I made pathways where I found none

I go by Penny  Wangari-jones but my full name is actually Peninah. I used to say it’s an English name but now I know to say it’s a Christian name. I have learnt that because I have not come across many Peninahs , having lived in the UK for the nearly two decades.

I also used to say that because anything that did not sound Kenyan was bound to be English. Some Kenyans, and specifically my ethnic community Kikuyu, have a tradition of naming their children after their parents. So I was named after my grandmother but her initial name was actually Nyamarume Wangari. It was changed to Peninah when she got baptised and converted to Christianity during British rule.

I grew up and studied in Kenya and had a fairly rounded upbringing with liberal parents who were proud of their history, including granddad being a MauMau  (freedom fighter) and how my dad and siblings were held in reserves when he was imprisoned. They were very aware of the impact colonialism had on minds, cultures and states.Underlying that were deep-rooted family values and the quest for fairness and justice. I brought these with me when I migrated to UK.

I was aware I was Kenyan and black but it was the first time that I understood and came to terms with my blackness, identifying/identified as an African and what that meant. It was during and after my social sciences degree that my confidence to handle and tackle issues of being black, isolated and on the margins grew. Driven by passion and desire for fairness, I raised awareness about injustices faced by migrants and BME communities. I made pathways where I found none. I found and made connections with others because that seemed the right way to do it. I felt empowered and I believe I did the same for others who had been just as isolated and unaware of their own powers. I also found allies who were not outwardly struggling but who wanted to lend a hand and support those who were not in privileged positions.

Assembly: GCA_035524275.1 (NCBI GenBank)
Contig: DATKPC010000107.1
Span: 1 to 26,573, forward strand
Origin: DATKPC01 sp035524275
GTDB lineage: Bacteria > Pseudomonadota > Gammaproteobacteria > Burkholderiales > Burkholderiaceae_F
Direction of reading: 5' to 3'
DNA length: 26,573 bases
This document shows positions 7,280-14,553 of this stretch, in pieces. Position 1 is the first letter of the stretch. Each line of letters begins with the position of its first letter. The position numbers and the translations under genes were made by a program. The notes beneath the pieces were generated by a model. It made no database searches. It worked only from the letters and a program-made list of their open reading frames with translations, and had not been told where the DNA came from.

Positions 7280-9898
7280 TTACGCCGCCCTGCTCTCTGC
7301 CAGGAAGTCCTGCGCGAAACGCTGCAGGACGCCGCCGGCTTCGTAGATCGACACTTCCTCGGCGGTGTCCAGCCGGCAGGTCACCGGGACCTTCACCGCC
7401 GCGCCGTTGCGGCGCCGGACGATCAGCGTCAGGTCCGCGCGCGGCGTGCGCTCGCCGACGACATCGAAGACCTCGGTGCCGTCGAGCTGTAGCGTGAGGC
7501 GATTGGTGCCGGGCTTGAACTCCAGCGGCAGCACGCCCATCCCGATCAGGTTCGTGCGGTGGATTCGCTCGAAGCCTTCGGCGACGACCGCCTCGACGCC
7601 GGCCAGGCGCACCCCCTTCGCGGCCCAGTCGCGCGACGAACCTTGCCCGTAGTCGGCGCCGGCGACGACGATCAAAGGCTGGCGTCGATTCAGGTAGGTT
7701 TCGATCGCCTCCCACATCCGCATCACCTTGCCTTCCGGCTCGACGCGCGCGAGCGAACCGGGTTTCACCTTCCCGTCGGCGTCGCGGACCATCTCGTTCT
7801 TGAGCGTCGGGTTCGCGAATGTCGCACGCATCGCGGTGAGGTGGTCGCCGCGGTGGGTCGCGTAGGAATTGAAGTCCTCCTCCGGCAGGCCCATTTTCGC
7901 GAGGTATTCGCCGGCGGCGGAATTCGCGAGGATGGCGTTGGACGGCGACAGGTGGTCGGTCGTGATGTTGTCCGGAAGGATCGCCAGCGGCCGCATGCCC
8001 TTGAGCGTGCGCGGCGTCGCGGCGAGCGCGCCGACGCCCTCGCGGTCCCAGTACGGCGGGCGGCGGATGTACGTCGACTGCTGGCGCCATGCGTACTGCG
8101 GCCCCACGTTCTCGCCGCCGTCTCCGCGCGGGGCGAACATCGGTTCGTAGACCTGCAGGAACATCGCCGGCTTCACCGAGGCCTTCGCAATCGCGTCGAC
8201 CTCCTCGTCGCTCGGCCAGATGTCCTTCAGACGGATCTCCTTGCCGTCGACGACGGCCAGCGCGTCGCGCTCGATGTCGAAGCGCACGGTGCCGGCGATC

Many years on, having learnt a lot, been supported and supported others a lot. Sometimes questioning if we are making progress–and if not, why? — the journey led me to Migrants Organise. I cover Yorkshire and Humber region, mainly based in west Yorkshire regions of Bradford and Leeds. Over the past few months, I have met very enthusiastic groups and individuals  in other regions like Wakefield, Huddersfield, Sheffield and Halifax. I came into this believing that despite our nuances in terms of regions, we come from and issues we are facing. A more joined-up approach, communication and national movement is one way of creating a strong enough voice to challenge extreme , divisive policies and views that have somehow made their way into our everyday lives as vulnerable communities. I feel hopeful that despite recent events, things are and will be changing for the better as more and more people connect locally, regionally and nationally to take action.Recent examples: The women’s march and Bridges not Walls. This is what I continue to do with support, skills and passions in my Migrants Organise team.

Penny organises across Yorkshire and Humber. To organise with her, e-mail penny@migrantsorganise.org.

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